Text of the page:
The Great Storm Abates

Associated Press
May 25, 2010

With the stormfront clearing and weather beginning to normalize, citizens of New York City and the greater metropolitan area are beginning to see signs of something almost as elusive as sunlight has been: electricity. Across portions of lower Manhattan and Harlem electricity is being restored by Con-Edison line crews working around the clock. Emergency crews from thirteen additional states are assisting in this massive recovery effort that is spanning up and down the east coast from Virginia to Maine.

While damage estimates on the storm have not been calculated yet, analysis are expecting trillions of dollars of infrastructure damage spread out over the coastal portions of Maine, New Hampshire, Rhode Island, Massachusetts, New York, New Jersey, Pennsylvania, Delaware, Maryland, Virginia and Washington D.C.

The most severely hit regions of the country are centered around the state of Massachusetts which was the epicenter of the winter weather pattern, dropping over twenty feet of snow in most places. Maine, Connecticut, and portions of south-eastern New Hampshire were similarly hit hard. Areas like New York and New Jersey suffered moderately lighter snowfalls and similar temperatures, while the cold in Virginia never dropped below 20 degrees.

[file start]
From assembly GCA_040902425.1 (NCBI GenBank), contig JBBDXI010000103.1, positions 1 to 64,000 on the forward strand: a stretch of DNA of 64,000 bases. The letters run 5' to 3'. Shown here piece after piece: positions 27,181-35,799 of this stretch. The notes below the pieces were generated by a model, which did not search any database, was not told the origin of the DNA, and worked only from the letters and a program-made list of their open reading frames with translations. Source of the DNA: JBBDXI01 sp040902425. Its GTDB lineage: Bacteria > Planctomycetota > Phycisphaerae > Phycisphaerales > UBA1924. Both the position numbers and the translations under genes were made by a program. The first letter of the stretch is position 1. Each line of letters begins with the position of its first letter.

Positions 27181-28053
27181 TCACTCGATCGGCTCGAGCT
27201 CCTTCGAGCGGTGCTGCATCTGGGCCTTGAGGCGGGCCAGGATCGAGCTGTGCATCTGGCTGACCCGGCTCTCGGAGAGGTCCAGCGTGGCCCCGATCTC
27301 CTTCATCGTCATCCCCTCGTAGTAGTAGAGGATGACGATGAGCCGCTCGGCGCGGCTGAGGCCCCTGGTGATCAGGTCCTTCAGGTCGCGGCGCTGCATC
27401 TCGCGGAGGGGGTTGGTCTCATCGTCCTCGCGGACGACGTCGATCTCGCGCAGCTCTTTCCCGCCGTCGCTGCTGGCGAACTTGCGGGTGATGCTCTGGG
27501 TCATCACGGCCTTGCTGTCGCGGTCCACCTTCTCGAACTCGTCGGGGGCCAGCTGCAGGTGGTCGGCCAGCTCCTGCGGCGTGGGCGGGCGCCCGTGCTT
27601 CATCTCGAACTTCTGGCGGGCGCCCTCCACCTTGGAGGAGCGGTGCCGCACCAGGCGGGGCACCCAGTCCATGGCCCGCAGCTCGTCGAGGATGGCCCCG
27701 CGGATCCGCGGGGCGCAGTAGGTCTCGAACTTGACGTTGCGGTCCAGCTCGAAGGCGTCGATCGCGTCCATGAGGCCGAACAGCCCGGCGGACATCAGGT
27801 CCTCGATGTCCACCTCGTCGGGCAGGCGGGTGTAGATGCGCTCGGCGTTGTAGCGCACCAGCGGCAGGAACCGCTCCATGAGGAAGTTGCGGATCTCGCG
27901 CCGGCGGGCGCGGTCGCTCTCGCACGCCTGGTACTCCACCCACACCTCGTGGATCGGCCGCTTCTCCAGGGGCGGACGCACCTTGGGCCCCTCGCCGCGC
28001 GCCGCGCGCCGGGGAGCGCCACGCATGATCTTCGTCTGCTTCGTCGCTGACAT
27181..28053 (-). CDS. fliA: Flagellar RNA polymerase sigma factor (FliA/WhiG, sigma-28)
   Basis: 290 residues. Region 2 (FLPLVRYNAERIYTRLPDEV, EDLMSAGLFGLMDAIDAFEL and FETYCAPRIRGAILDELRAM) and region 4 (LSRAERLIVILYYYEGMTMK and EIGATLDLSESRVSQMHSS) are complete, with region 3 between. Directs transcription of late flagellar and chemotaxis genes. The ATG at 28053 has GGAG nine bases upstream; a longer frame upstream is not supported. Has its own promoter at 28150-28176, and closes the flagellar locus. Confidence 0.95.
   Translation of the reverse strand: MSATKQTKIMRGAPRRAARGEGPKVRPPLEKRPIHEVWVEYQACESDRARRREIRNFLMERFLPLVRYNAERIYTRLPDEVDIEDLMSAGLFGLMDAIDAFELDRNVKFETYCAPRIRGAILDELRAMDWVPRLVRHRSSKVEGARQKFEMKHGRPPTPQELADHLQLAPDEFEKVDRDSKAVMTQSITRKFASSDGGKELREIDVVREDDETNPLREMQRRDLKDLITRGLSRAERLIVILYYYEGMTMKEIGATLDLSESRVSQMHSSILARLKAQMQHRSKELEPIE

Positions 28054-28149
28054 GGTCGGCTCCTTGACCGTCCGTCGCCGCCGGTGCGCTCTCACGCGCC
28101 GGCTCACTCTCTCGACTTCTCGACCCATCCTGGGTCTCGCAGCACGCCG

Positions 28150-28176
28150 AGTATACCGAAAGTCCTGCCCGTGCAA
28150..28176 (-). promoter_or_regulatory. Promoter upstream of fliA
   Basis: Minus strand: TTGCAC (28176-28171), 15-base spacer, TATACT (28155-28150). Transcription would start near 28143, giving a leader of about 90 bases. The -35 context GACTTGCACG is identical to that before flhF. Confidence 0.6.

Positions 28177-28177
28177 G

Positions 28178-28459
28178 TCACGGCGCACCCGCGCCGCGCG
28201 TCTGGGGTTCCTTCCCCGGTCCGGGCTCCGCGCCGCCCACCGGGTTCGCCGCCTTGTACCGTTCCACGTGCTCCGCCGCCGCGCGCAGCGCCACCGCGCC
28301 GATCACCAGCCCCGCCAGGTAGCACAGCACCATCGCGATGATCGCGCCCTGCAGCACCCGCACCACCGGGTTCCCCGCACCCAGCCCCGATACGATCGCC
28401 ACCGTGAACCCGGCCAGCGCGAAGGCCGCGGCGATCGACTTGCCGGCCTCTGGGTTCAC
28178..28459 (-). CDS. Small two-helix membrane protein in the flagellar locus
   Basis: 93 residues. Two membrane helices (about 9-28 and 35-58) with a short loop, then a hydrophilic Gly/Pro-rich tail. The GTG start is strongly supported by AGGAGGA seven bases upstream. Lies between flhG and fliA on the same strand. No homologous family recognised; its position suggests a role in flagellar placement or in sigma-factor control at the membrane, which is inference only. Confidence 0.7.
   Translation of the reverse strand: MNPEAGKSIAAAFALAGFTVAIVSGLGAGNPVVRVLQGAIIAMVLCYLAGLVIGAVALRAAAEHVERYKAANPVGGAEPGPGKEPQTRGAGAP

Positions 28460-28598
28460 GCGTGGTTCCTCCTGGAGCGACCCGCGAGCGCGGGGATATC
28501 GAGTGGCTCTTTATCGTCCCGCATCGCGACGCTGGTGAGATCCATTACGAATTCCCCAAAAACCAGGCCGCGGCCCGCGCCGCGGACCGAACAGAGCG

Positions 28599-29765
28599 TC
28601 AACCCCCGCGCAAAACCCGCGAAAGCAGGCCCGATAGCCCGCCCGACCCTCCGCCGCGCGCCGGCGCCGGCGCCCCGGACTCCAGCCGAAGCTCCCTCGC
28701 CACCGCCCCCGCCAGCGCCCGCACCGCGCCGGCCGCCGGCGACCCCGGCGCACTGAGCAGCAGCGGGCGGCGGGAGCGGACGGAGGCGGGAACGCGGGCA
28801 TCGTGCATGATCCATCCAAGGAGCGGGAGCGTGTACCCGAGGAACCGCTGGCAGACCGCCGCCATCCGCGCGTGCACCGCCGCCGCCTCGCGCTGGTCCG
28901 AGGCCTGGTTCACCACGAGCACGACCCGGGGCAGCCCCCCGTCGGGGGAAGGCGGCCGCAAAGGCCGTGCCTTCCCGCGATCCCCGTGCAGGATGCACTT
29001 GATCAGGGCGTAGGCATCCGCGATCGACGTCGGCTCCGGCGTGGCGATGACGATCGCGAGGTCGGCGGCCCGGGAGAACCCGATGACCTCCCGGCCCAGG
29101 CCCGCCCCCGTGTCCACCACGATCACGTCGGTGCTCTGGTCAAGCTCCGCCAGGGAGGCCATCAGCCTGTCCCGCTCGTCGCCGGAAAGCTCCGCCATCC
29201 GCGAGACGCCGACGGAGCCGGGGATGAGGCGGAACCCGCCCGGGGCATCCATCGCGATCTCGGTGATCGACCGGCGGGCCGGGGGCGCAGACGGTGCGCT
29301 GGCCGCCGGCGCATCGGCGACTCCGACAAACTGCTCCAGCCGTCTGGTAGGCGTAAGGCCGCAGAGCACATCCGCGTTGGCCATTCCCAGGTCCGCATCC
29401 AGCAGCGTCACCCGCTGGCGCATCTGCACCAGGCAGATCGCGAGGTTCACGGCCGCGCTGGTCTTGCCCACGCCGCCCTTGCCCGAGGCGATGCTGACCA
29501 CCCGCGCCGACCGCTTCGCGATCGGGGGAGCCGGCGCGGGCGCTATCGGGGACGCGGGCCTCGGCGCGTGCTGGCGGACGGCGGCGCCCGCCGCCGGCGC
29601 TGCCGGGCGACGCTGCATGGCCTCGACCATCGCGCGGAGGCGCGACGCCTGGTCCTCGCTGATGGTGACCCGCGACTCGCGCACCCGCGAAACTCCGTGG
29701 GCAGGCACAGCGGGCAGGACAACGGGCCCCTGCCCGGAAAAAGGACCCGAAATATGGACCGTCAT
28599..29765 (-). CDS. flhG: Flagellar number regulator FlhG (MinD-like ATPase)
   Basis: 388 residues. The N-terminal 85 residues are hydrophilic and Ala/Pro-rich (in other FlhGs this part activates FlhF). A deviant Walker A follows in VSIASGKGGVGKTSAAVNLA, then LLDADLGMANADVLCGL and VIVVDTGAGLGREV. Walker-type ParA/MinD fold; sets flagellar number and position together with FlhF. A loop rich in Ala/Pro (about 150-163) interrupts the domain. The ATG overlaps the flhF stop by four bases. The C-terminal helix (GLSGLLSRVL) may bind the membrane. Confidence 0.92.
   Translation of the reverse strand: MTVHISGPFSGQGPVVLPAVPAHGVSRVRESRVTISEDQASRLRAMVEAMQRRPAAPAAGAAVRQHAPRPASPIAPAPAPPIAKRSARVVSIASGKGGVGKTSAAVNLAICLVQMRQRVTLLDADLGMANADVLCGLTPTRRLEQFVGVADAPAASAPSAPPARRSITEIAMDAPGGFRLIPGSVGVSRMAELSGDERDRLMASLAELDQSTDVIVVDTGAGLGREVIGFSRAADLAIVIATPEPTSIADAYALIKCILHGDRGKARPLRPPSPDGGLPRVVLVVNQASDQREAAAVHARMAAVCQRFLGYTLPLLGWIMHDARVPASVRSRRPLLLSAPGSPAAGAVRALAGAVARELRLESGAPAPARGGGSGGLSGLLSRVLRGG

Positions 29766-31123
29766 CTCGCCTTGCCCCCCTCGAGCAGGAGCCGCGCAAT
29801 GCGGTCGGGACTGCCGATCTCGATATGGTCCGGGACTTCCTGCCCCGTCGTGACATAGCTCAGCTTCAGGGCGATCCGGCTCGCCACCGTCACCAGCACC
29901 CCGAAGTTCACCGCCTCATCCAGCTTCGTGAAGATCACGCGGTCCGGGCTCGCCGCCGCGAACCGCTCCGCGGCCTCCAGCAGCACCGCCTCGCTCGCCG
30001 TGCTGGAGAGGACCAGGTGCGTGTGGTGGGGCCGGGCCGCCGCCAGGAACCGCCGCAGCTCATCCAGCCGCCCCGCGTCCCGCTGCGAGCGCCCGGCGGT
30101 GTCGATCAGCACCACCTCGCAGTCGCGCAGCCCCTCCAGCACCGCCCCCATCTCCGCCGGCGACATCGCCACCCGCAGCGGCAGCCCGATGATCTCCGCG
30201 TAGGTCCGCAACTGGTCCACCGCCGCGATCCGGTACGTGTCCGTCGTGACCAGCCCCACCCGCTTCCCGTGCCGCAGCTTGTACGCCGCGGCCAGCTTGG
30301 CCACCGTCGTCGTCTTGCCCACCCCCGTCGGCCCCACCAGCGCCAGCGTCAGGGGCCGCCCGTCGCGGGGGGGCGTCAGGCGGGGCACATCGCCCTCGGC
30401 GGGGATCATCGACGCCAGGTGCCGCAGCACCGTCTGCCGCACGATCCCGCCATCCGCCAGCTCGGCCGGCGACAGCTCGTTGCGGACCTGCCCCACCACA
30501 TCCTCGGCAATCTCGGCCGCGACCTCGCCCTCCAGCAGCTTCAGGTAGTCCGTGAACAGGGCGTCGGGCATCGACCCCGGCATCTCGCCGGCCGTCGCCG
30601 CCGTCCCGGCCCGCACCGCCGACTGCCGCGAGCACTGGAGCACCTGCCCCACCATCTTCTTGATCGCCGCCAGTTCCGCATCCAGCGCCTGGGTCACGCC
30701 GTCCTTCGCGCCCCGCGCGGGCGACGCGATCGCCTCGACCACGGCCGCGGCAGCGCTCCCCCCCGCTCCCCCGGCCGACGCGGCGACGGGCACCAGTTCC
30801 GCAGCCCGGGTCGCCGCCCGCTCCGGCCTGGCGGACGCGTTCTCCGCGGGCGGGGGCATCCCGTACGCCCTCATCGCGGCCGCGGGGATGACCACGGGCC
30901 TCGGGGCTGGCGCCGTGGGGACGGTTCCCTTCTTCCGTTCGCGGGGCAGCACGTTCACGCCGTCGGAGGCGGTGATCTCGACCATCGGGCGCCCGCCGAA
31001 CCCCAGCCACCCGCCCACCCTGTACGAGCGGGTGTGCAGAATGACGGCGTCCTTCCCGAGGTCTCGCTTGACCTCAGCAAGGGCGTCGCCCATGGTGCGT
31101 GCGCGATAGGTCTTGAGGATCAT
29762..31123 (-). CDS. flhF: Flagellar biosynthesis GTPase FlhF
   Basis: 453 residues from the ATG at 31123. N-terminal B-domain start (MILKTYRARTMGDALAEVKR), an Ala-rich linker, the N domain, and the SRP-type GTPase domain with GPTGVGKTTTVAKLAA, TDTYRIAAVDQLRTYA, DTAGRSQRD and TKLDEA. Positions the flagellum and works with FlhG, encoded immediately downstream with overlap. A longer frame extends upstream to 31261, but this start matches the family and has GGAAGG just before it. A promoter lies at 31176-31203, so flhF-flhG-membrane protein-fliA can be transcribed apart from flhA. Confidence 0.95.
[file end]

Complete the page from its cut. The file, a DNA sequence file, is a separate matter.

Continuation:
Weather experts are simply calling this event the "Great Storm" and experts from around the world are trying to determine just how vast the aftereffects of this storm will be globally outside of the context of alleged Evolved involvement.

In New York City alone, the cleanup effort for the Great Storm is expected to take up to two months to restore full power and functionality to the city and city planning officials are already trying to get ahead of the projected flooding that will severely hamper reconstruction efforts.

The world may have survived what could have been the coming of the next ice age, but the repercussions of this storm are far reaching and it will take more than just the melting of the snow to thaw the public's memory of what happened this year.

Unless otherwise stated, the content of this page is licensed under Creative Commons Attribution-ShareAlike 3.0 License